From Tree to Bottle: How Is Extra Virgin Olive Oil Made?
So you know it's healthy for you and can go on anything, but how is extra virgin olive oil actually made?
Growing the Olives
Olive trees are the superheroes of the plant world. They have strong trunks and usually silver-green leaves. These trees need lots of sunshine, well-drained soil, and a little bit of water to grow those luscious olives.
This happens in the fall when the olives have ripened. There are two main ways to harvest olives—by hand or by using machines that gently shake the tree branches, helping the olives to fall into nets below.
Cleaning and Sorting
Farmers wash the olives clean to remove any dirt, leaves, or twigs. Then they're carefully sorted to ensure only the finest olives make it to the next stage. Quality control is essential, my friends.
Crushing and Malaxation
This step is where the magic happens. The clean and sorted olives are crushed into a thick paste using specialized machines called crushers or mills. The paste then goes through a process called malaxation, where it's gently mixed to help extract the oil.
Separating the Oil
Then it's time to separate the oil from the rest of the olive paste. The paste is spread onto special mats or disks, and then they're stacked up, one on top of the other, forming something called a press. Pressure is applied, and the oil begins to ooze out, while the solid parts, like the pulp and pits, stay behind.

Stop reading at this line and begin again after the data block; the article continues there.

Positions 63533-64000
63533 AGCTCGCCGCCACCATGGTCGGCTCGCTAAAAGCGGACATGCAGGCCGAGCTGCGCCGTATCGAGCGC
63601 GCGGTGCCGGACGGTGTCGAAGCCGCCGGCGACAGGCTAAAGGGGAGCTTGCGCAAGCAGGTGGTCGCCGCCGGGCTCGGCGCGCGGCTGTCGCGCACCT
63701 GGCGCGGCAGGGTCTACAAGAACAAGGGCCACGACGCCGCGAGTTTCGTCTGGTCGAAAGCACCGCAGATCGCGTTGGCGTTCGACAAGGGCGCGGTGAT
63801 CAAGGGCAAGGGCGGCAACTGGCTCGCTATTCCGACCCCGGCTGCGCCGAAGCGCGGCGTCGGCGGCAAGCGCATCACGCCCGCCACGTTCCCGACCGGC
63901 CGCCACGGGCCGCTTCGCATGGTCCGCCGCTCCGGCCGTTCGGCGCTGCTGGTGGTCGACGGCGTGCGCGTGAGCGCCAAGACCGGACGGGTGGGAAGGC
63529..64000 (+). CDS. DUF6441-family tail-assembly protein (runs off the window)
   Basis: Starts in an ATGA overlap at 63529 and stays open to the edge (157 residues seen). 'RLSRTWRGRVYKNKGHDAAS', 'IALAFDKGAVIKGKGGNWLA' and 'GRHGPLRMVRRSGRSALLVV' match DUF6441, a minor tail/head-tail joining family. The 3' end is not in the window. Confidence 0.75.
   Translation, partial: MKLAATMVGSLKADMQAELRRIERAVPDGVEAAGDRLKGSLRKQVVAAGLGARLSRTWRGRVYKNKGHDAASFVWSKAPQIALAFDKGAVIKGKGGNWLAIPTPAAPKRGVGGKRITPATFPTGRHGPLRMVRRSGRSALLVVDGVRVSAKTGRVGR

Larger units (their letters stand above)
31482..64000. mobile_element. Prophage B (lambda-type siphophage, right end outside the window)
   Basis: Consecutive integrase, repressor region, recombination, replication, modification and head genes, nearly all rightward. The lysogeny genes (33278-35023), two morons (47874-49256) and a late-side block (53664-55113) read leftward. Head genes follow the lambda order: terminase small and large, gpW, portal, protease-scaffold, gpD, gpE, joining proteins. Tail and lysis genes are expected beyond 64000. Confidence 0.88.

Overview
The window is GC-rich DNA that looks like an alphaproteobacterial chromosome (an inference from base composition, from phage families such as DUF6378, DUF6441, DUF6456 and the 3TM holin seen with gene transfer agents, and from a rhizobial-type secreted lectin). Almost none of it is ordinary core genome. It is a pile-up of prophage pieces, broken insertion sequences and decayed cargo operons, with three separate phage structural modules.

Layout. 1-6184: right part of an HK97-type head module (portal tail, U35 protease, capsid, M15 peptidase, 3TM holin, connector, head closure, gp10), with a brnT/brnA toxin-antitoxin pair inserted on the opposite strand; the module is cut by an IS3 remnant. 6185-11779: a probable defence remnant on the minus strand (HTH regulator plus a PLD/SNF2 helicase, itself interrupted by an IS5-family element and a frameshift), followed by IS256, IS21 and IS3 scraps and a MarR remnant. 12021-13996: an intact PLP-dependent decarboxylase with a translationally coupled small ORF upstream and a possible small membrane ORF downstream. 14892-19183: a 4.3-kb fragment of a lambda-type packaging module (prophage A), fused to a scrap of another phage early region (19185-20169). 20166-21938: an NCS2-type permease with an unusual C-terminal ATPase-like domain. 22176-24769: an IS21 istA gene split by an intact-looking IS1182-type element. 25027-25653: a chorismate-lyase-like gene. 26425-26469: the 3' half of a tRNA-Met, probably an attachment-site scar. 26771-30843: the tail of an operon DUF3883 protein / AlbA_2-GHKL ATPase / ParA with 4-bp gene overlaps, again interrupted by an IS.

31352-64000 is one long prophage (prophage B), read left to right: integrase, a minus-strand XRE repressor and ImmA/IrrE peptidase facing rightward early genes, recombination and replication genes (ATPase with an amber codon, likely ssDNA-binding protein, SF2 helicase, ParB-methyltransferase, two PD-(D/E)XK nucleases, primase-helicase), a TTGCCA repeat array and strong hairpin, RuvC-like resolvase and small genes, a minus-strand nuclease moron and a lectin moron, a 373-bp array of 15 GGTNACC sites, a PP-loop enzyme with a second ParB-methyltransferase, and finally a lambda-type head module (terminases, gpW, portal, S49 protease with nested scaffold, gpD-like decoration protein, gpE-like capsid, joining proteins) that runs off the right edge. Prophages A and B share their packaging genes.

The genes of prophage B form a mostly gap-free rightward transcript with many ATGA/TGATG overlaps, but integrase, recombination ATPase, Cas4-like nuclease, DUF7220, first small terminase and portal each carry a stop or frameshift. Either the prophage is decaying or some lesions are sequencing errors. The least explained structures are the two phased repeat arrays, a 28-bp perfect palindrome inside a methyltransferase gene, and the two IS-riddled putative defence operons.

Filtering and Canning
The freshly extracted oil is usually cloudy and might have some tiny bits of olive floating around. No worries! The oil goes through a filtering process to remove any impurities and make it clear and pristine. Once filtered, the oil is ready to be canned and sealed. Voila! Your can of liquid gold is now complete.
Before Frenzi oil is sent out into the world, our quality is double-checked to ensure you're only getting the best of the best. We have experts taste the oil, analyzing its aroma, flavor, and acidity levels.
And that's it!